Amsterdam formation — the sequel

The local Amsterdam formation, which I last reported on a month ago, has taken some strange turns. In the last installment we saw that big winner D66 was talking with GL in order to come to an agreement, after which a third party would be invited to join the nascent coalition. This has not happened.

The national angle

Before we continue with the story, a bit of perspective. The Amsterdam negotiations are always followed by the rest of the country because Amsterdam is the largest municipality, and Amsterdam politicians, especially of the PvdA, have a tendency to appear in national politics later on. This time is extra special, because unusual coalitions are being tested, and the results of the Amsterdam negotiations may point the way to the results of the national ones after the next elections (officially slated for May 2017, but possibly much earlier if government falls). So the national party leaders, especially D66’s Pechtold and the SP’s Roemer, are rumoured to be involved in the background. How much of that is true is something we’ll never find out, but it’s a fairly safe guess.

The real crux of the national angle is whether anyone can cooperate with the SP. The socialists are pantingly eager for governmental responsibilities, but so far no other party has been really eager to create a coalition with them. Can D66 work with the SP? Can the VVD? If the answer turned out to be Yes, even at local Amsterdam level, it would increase the chances of the SP in the next national coalition negotiations. On the other hand, D66, GL, VVD, and PvdA are known to be able to work together if required. Still, GL and VVD have some things to duke out, and here, too, the Amsterdam negotiations could be harbingers of national things to come.

The negotiations

Now back to the story. D66 and GL came up with a coalition document, and it was quite a break with the PvdA-dominated past. More green stuff (for GL), less social housing and more commercial housing (for D66), and parking costs, which are rumoured to be the third- or fourth-highest in the world, would go up even more. My personal feeling about this document was that GL and especially D66 would give up on the latter point in order to placate the VVD and give it something to show to its voters, after which we’d settle for a D66+VVD+GL coalition without the PvdA.

At first, this coalition seemed to be in the works. When D66 and GL were done they announced that they were going to look for the third party, with D66 preferring the VVD and GL the PvdA. Since D66 was the largest party and its election victory can be explained as a desire to do away with the PvdA, the VVD got first dibs. Nothing surprising here.

So then the three parties started their negotiations, and late last week something unexpected happened: GL ceased negotiations because it couldn’t live with the VVD’s demands (possibly related to housing and parkting fees) and with D66’s tendency to support the VVD. Back to square one.

The latest news is that D66, VVD, PvdA, and SP will hold four-party consultations with D66 luminary Thom de Graaff, who has been appointed “informer;” theoretically-impartial negotiation leader. The first conclusions are expected later this weekend, or possibly next week.

So six weeks out from the elections it’s still totally unclear what kind of coalition Amsterdam is going to get.


Anyway, what are the conclusions here? First of all, the rift between GL and VVD is somewhat unexpected. In the past years GL has been moving steadily rightward, and back in 2010 there was talk of a national coalition containing both parties. However, more recently GL started tacking back to the left, where its actualy electorate is, and it seems that this has put strain on the relation with the VVD. That’s not good for GL’s national ambitions.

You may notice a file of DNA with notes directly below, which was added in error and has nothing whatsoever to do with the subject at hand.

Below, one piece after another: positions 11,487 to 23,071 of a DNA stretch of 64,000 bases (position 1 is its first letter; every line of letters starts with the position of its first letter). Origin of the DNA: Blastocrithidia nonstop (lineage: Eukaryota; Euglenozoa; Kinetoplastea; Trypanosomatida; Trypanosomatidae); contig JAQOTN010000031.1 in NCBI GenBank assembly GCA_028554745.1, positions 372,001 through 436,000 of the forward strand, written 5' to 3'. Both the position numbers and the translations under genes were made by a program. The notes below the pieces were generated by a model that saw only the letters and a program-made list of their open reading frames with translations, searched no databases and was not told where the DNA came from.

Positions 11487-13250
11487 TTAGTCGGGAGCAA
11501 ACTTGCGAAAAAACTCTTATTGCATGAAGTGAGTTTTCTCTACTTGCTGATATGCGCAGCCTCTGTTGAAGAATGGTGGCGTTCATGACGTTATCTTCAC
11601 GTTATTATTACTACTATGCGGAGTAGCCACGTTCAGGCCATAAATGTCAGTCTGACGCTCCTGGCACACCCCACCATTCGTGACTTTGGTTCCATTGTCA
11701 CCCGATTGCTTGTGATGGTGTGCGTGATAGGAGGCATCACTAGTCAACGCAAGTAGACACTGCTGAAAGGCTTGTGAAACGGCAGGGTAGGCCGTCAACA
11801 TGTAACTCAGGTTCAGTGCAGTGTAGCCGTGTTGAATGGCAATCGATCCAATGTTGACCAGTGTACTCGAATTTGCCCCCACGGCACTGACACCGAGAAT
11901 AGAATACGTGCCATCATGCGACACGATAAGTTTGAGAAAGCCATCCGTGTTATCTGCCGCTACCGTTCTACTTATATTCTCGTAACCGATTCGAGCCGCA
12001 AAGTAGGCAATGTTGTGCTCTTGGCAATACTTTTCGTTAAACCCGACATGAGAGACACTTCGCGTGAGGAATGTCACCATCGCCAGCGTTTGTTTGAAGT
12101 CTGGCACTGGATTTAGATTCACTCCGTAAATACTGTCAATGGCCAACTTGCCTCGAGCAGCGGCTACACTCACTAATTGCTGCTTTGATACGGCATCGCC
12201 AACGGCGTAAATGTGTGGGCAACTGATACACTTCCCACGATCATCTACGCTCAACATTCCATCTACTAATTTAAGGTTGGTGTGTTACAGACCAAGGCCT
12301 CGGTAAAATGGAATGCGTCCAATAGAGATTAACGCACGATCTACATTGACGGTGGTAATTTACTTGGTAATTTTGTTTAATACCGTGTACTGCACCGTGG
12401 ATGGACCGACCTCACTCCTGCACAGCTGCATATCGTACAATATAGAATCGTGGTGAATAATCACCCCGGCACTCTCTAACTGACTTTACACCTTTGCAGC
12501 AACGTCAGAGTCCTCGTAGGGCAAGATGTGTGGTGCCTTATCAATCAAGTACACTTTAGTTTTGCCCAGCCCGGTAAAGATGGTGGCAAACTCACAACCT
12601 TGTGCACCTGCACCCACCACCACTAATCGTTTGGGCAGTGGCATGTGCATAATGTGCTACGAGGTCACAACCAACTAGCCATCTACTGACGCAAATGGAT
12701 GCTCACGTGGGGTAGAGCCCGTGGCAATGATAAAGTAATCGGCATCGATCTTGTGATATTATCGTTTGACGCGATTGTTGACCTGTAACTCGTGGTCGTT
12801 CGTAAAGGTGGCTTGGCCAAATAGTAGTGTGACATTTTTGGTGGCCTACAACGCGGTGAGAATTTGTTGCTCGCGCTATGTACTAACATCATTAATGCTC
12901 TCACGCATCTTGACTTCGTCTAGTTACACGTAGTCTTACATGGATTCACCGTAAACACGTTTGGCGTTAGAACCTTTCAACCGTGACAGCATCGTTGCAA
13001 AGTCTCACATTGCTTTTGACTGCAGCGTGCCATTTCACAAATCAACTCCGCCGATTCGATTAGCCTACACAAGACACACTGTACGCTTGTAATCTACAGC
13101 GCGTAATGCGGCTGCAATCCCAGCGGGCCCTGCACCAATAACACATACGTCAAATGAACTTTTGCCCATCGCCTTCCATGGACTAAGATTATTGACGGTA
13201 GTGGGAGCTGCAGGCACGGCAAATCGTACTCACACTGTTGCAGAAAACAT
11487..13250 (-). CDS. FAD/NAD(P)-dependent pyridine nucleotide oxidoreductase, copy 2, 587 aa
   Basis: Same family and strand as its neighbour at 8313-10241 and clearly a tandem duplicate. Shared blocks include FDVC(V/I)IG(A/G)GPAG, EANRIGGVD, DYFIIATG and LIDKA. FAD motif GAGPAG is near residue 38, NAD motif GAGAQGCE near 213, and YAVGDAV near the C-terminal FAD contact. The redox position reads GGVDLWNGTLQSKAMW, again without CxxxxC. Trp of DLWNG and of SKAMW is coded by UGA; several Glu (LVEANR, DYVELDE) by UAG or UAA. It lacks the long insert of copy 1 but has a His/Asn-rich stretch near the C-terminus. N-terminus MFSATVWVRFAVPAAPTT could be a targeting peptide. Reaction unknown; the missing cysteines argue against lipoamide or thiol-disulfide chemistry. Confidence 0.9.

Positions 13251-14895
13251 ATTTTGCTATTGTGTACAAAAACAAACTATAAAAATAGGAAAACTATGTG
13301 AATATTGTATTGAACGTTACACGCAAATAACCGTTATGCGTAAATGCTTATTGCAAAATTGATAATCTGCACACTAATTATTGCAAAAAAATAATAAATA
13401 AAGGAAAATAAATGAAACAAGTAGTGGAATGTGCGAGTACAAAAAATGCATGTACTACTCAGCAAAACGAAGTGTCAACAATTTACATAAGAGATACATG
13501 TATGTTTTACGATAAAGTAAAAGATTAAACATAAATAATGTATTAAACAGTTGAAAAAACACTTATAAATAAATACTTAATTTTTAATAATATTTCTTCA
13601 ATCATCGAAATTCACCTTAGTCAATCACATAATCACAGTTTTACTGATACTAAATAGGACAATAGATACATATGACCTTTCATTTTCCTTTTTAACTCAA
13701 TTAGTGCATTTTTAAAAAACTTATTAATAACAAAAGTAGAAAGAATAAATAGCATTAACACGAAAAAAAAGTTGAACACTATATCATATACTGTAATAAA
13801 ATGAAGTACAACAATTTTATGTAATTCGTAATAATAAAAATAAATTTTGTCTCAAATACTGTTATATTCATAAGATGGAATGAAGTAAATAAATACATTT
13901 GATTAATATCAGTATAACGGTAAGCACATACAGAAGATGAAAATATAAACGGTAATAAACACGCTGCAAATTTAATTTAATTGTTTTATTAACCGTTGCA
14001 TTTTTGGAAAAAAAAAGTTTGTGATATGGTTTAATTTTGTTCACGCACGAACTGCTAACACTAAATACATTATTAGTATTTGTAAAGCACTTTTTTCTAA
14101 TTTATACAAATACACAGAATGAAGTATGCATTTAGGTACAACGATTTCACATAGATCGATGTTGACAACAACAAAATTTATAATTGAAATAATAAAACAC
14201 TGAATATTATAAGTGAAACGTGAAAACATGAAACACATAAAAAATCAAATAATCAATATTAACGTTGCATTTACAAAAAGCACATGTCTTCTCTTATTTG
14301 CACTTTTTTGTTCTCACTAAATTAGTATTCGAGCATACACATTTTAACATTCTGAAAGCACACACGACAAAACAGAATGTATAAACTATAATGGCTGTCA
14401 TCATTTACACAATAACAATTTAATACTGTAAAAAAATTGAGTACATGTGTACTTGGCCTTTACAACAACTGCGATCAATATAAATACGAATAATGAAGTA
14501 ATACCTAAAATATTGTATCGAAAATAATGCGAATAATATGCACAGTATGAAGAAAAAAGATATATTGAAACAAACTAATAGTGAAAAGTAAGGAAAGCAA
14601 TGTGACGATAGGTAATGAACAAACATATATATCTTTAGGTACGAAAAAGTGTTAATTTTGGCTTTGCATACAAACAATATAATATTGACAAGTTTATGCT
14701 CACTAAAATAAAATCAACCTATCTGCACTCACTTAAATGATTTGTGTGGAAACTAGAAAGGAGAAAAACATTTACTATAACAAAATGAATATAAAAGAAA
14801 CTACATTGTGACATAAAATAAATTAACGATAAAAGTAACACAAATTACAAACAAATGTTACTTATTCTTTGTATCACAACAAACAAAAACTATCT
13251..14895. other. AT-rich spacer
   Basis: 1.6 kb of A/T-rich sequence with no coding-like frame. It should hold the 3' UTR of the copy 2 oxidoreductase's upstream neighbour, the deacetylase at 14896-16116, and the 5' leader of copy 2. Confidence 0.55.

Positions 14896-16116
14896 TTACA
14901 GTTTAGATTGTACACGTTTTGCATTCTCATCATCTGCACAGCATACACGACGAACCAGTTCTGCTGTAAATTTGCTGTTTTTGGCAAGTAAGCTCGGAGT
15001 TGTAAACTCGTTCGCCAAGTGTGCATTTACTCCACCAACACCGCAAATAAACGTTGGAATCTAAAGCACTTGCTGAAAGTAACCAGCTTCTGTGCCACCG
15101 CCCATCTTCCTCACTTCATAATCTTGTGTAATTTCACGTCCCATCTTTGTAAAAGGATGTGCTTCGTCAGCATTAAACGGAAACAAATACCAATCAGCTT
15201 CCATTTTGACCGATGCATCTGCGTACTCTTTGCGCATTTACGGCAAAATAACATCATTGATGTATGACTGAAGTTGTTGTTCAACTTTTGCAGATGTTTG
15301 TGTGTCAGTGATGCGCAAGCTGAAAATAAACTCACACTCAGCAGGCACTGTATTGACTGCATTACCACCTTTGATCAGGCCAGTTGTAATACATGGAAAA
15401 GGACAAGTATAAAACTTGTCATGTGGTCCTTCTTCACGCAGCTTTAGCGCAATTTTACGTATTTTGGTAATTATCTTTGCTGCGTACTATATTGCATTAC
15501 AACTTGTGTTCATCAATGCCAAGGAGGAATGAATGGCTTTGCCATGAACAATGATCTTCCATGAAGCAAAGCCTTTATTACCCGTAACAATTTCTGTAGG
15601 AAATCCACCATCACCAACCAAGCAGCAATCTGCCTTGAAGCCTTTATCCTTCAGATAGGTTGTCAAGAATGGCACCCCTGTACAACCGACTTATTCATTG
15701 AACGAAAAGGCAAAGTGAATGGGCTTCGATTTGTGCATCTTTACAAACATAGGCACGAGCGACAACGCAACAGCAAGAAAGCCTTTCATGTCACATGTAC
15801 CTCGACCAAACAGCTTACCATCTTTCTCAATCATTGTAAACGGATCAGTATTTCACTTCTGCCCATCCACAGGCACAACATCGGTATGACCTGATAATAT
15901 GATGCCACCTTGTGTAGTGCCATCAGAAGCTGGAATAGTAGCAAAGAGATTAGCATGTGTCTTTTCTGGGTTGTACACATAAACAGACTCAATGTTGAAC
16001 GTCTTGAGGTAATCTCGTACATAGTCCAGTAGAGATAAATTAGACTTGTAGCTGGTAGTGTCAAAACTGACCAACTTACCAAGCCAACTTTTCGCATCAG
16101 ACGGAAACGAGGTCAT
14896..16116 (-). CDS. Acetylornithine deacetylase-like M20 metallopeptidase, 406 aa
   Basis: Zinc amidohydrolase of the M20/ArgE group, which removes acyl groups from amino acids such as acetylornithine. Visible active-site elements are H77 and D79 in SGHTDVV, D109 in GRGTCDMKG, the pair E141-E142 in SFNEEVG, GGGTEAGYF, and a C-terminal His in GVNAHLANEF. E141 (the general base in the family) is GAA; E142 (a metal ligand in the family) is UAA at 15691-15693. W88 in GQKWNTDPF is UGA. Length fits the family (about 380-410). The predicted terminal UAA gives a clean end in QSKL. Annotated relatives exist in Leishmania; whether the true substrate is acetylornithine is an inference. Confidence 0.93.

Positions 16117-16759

Secondly, D66, as the big election winner, is kind-of responsible for the smooth conclusion of the negotiations. It could be that the Democrats will be accused of being unable to do so, which could hurt their national standing. Also, it becomes clear that its move to the right is no coincidence and that they prefer the VVD to GL (or SP). That means that a centre-left coalition after the next elections becomes less likely.

The VVD is coming through fine; it hasn’t compromised its principles much yet, has gotten an assist from D66, and is generally in good shape. Whether that good shape will translate to national success depends on the elections: right now the VVD is in disastrous shape in the polls.

The PvdA, finally, has done its best to be humble, helped by a change-over in local party leaders. Although the PvdA being humble on its home turf is a weird sight, it seems to be working in the sense that nobody is annoyed with them at the moment, and they seem to accept that, if they become part of the coalition, they’ll have to listen to other parties. How long that humble streak is going to last is anybody’s guess.

Finally, the SP. Of all parties, it stands most to gain from successful Amsterdam negotiations. If it would be accepted by D66 and VVD it would help the socialists immensely in future national negotiations. Right now I’m assuming that the VVD does not want to form a coalition with the SP on any conditions, but the Amsterdam negotiations might conceivably change that. And in any case it would be the first time the SP is part of the ruling coalition in one of the big cities.

So plenty of hopes and aspirations are riding on these negotiations. We’ll see how it turns out. It might still take a few weeks.

<— Amsterdam update | The Amsterdam coalition —>

This is the political blog of Peter-Paul Koch, mobile platform strategist, consultant, and trainer, in Amsterdam. It’s a hobby blog where he follows Dutch politics for the benefit of those twelve foreigners that are interested in such matters, as well as his Dutch readers.

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